The Gifts We Give Ourselves

The French theorist Georges Bataille seemingly predicted the horror that Christmas morning has become today.

This morning, I gave myself a gift no one else could’ve given me. I rose at 6:50, ten minutes before my alarm went off. I reached for the phone I’d slipped under my pillow seven unbroken hours earlier. I smiled that so little activity — Twitter, Instagram, WhatsApp, email, text — appeared on my lock screen.

My eyes opened, alight with a clarity I haven’t felt in many months. Sure, ideas were whirring around my mind — that’s sort of degree zero for any writer, I suspect. Yet today, I saw precisely through the swirl of musings. A space parted into which I could insert myself and then get out relatively unscathed.

Christmas had, for me, come a day late.

The morning of December 25th, children in the West slip and scurry down flights of stairs and tear through shiny sheaths of wrapping paper, only to experience one of two feelings when the wrappings’ contents are revealed — joy or disappointment.

Spectacle and sacrifice during the holiday season come together in a way that wouldn’t have surprised the French theorist Georges Bataille. His writings on “the accursed share” — that superfluous portion of any economy that a society has to do away with and destroy — always stay with me from Black Friday, right up until I slip into the new year, spent and chagrined.

Excessive outpourings of ostentatious gifting limn right up against the horrific and disgusting. The organisms, us, who have an excess of energy available to them, writes Bataille, can use it in order to grow — or that energy can be lavishly consumed. As each year draws to a close, so much of our energy is indeed expended. So we watch on our phones, transfixed, YouTube videos of masses of bodies as they trample and battle one another for something to leave under their trees — maybe for their children, maybe not. Luxury looks no different than waste.

My stocking was light this year, but who cares? In fact, I preferred it that way. It means I didn’t have to worry about Santa Claus, who was currently logging forty-plus hours at work at her age and enduring the constant pain of arthritic knees. I didn’t want Santa running around shopping for my sister and me.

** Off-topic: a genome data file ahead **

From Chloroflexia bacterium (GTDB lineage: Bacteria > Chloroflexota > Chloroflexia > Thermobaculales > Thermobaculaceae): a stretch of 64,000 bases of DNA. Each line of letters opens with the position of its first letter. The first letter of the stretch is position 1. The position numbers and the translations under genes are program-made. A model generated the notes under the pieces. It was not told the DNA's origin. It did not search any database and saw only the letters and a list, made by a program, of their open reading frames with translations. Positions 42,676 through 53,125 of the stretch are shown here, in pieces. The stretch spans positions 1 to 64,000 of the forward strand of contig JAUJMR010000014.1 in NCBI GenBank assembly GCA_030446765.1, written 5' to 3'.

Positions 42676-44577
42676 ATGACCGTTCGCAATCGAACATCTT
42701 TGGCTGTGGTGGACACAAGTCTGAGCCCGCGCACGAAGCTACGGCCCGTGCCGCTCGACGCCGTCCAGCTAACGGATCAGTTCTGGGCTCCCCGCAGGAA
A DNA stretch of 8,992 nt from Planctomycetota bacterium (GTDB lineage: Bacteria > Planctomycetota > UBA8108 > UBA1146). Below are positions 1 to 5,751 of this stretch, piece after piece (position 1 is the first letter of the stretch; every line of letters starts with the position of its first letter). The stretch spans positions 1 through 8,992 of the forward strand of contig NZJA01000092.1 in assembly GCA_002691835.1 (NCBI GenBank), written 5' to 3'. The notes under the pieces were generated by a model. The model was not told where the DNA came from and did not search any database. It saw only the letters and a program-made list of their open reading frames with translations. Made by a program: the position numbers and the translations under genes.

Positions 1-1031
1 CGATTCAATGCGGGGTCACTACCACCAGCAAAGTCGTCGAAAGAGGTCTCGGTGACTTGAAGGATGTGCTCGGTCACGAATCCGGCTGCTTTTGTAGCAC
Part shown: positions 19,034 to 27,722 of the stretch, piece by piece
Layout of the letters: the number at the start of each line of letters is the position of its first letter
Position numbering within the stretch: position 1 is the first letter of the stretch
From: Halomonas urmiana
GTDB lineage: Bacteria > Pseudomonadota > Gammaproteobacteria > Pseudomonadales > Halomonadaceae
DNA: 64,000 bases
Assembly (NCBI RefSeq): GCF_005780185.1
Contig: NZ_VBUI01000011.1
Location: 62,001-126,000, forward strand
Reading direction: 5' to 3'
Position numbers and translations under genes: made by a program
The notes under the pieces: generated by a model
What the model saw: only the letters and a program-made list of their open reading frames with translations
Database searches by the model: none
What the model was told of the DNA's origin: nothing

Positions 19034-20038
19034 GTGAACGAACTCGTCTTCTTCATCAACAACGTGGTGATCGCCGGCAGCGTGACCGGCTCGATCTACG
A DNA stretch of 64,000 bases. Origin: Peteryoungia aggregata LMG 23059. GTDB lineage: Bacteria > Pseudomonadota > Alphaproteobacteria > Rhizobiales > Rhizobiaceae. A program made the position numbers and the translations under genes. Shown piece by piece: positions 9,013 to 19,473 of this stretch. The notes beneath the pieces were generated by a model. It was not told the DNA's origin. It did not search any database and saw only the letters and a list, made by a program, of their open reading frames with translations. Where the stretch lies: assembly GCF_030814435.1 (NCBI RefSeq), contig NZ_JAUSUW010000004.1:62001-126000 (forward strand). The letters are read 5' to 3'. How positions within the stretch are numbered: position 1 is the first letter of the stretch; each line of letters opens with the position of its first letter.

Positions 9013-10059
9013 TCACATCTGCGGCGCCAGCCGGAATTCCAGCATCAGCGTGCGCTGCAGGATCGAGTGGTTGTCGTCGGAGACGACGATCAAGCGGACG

At 2:40am, early Christmas morning, I boarded a train bound for Boston. Following five hours of intermittent sleep, which I passed contorted into awkward sleeping positions, I walked into my parents’ home. I delighted in the selfish thought that my coming by 8am was itself a gift.

Christmas Day was a blur — a flurry of nurturing emotions, stories that fed me, and delicious dishes prepared by the whole family. I consumed all of it. I went to bed feeling exhausted and eager to put my mind at ease after the long and expensive day.

And this morning, as I write a bit of a riff, my mind is clear, and I’m thankful. I alone have given myself a wonderful Christmas gift — a day late, no less. Maybe this short piece is as saccharine as the boxes of cookies, chocolates, and cakes that litter our coffee table, but in sentimentality and excess, I recognize the desire to be thrown back to earth.

Instead of scouring for parking at the mall today, instead of imploring disempowered sales associates to issue me refunds for presents for which I have no gift receipt, I’m finding the space to tap into the gifts I can produce from within me.

Vivian Gornick wrote a beautiful line about the anthropologist Loren Eiseley, who, despite awakening every morning to a “vast and etherizing depression,” nevertheless “swung his legs over the side of the bed, stood up, walked across the room, sat down at his desk, and began to work. The act alone steadied him.”

Today, the day after Christmas, I rush to finish writing before my father wakes from his nap, my mother returns from work, my sister from an afternoon outing with friends. My fingertips pulse with a faint, familiar beat beneath them that I’m suddenly aware of. I feel content, my mind a little less weighted, and I wonder why I don’t chase this high every morning.

I’m not a writer — not yet, at least. But training my body to become one is instrumental to thinking in my mind that I’m one.

Practicing how to use words, how to give oneself to them, is all there is. There will be many more disappointments — rejections, mental blocks, paroxysms of insecurity — and perhaps a few joys, too, if I’m lucky.

This is the gift that words give me. Instead of becoming a slave to the presents that lie under Christmas trees, I choose to belong to words. It’s impossible to ask anyone but myself for words. How to give myself this gift every morning, then — this, this is the only thing that matters.

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